Probably the most confusing fact for Americans is that {this war} is not some enemy coming from somewhere attacking you. all of a sudden. almost smothering her in the process. Guy witnesses the slaughter. where he throws his serviceman’s identity card and a gun into the water and collapses on a bench. I grew up in a family where we didn't make any difference between who is Serb and who is Muslim. A woman who was on the bus with him. he draws Croats’ attention and their lives are put in danger. things would be the same no more. which does not offer a simple picture of two warring sides.the firing squad. Peter M Nicols observed that Antonijević keeps the identity of Serbians. but does nothing. It is your neighbour next door walking to your doorstep and slitting your throat. Then one day. He makes his way on to a bus that goes to Split and leaves the baby on a seat of abandoned Red Cross vehicle. . saw him place the baby into the Red Cross car. Peter Antonijević in an interview for Susan King from Los Angeles Times during the film premiere commented on the film and the war in the following way: “Probably {the war} is the most devastating thing that happened in my life.” This point of view is reflected in the film. one is good and the other evil. because he does not want to give himself and baby away. She approaches him with the girl and asks him if the baby is his. Guy answers affirmatively and the lady promises to take them to hospital. 68 . of who belongs to which ethnic group. I woke up one day and the world I knew and the country I knew and liked was gone and . . He leaves her with the name tag Vera and goes to the pier. throughout families even. Croatians and Muslims deliberately vague. there was a big division throughout the country. While trying to prevent the baby from crying.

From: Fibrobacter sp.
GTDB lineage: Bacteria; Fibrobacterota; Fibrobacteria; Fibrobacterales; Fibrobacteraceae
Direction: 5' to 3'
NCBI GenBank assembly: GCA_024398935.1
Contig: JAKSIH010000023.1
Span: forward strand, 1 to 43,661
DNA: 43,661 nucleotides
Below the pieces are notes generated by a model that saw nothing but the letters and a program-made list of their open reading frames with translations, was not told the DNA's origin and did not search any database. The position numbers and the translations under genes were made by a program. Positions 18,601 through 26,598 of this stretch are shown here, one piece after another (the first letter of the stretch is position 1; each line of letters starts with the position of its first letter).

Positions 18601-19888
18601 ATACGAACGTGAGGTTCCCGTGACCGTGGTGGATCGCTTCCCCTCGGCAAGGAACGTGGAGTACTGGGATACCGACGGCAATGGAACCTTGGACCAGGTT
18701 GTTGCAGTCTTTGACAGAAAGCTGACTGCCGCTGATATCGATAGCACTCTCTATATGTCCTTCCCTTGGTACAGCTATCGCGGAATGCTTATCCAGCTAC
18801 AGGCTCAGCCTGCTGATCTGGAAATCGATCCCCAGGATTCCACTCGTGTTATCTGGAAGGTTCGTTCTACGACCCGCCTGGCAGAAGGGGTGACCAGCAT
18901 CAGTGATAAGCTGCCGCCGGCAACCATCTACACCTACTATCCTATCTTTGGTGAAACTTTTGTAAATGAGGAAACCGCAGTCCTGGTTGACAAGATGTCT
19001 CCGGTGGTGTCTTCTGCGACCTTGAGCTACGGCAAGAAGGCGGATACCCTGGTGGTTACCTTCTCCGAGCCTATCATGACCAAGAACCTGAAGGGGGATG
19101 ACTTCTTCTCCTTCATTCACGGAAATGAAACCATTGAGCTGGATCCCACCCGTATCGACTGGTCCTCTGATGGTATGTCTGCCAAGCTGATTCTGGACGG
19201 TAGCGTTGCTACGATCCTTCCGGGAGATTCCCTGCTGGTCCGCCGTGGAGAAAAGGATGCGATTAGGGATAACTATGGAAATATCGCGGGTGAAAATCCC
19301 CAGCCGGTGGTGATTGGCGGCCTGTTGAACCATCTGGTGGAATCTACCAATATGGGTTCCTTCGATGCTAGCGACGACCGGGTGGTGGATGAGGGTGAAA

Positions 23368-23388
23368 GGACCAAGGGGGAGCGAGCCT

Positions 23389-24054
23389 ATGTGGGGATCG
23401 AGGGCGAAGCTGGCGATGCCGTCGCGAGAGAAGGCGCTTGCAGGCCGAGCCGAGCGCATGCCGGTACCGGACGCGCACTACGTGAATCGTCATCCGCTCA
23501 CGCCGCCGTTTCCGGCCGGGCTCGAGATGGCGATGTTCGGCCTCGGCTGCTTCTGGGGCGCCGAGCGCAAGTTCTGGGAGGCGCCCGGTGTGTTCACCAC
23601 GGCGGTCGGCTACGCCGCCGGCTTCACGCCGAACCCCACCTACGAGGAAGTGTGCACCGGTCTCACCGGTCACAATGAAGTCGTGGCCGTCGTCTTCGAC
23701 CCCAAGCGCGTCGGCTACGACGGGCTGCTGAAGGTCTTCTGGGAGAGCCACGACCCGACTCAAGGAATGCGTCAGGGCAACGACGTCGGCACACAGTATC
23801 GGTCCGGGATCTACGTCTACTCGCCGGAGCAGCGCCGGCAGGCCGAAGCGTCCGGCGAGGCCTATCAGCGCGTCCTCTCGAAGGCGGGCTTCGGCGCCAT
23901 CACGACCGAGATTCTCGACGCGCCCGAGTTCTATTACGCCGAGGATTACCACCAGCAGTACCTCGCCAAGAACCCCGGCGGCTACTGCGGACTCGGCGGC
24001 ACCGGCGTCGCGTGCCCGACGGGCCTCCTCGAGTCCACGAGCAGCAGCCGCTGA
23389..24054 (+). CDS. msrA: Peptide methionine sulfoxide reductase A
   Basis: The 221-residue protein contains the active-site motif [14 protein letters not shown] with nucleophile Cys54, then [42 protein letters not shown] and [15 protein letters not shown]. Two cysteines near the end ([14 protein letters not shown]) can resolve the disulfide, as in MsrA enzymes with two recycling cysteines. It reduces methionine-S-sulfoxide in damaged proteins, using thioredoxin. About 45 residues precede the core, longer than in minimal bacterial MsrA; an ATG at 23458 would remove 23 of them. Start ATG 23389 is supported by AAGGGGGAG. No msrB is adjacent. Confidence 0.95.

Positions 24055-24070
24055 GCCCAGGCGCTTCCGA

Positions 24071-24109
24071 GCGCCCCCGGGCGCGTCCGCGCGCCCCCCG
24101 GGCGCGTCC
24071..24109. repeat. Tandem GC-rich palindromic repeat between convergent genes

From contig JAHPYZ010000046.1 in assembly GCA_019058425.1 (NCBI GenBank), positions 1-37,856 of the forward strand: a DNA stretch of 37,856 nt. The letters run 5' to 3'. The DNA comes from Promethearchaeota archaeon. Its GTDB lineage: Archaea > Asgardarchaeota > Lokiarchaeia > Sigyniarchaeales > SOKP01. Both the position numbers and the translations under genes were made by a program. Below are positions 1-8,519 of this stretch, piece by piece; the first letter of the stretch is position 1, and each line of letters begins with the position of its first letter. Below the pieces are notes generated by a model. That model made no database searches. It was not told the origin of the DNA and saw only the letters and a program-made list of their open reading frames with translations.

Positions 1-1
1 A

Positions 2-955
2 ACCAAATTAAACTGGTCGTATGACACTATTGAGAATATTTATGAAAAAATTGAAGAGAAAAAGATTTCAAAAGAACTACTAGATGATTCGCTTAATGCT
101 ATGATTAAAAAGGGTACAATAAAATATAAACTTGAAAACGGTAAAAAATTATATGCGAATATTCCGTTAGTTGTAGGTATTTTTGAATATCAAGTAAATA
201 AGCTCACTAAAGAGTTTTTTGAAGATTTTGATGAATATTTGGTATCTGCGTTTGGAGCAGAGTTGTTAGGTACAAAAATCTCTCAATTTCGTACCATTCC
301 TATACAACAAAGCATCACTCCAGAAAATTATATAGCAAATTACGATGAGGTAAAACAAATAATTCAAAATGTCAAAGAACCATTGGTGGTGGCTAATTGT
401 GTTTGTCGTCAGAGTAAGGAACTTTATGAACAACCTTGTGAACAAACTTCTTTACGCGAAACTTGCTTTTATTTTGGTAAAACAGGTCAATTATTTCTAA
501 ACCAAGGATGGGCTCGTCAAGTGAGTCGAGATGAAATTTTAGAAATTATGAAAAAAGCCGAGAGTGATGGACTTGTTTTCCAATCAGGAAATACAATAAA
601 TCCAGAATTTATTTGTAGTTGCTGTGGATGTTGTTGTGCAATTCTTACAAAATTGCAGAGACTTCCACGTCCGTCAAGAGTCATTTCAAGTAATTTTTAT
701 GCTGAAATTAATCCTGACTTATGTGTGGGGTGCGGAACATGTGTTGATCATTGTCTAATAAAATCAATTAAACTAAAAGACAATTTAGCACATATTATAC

This man that I play. And this gives him an arc to come back from--this little Muslim baby becomes his Savior.In the film they are virtually interchangeable. You could say he is the baby's Savior. he is someone who is dead spiritually and emotionally at the beginning of the film because of what happened to him. We always look for good in people as well as a dark side. but also a peculiar mind set where the film and its characters re-enforces the notion of the Balkans as a beautiful. He has this great hatred toward Muslims in particular. War does terrible things to people and to people's minds. The film follows the familiar pattern of man from the West transformed by his experience in the Balkans. shooting the film in the neighbouring Yugoslavian republic of Montenegro. What we are addressing really is people's hatreds. Dennis Quaid further explains it: “We made an anti-war film. We never say {in the film} there is black and a white. the past and its mythology is still present in the customs and thinking of people. “(King) Probably this non-simplistic point of view makes film critic Kevin Thomas think that the film is hard to follow for an American audience. their prejudices. but the Muslim baby actually becomes his Savior. This creates in the movie not only picturesque backdrop . and how we are conditioned by those prejudices without really even knowing it sometimes. 69 . This time filmmakers decided to depart from the besieged city of Sarajevo and visit the Bosnian countryside. with each group slaughtering the others so routinely it hardly seems to matter who is who. Pictures of a mystical and sparsely inhabited region of Bosnian (Montenegrin) contrasts with the ravaged city of Sarajevo as well as with the war torn unspecified city in the Savior. but extremely dangerous place where. a image found in earlier works on the region and its people. which we are all guilty of on one level or another.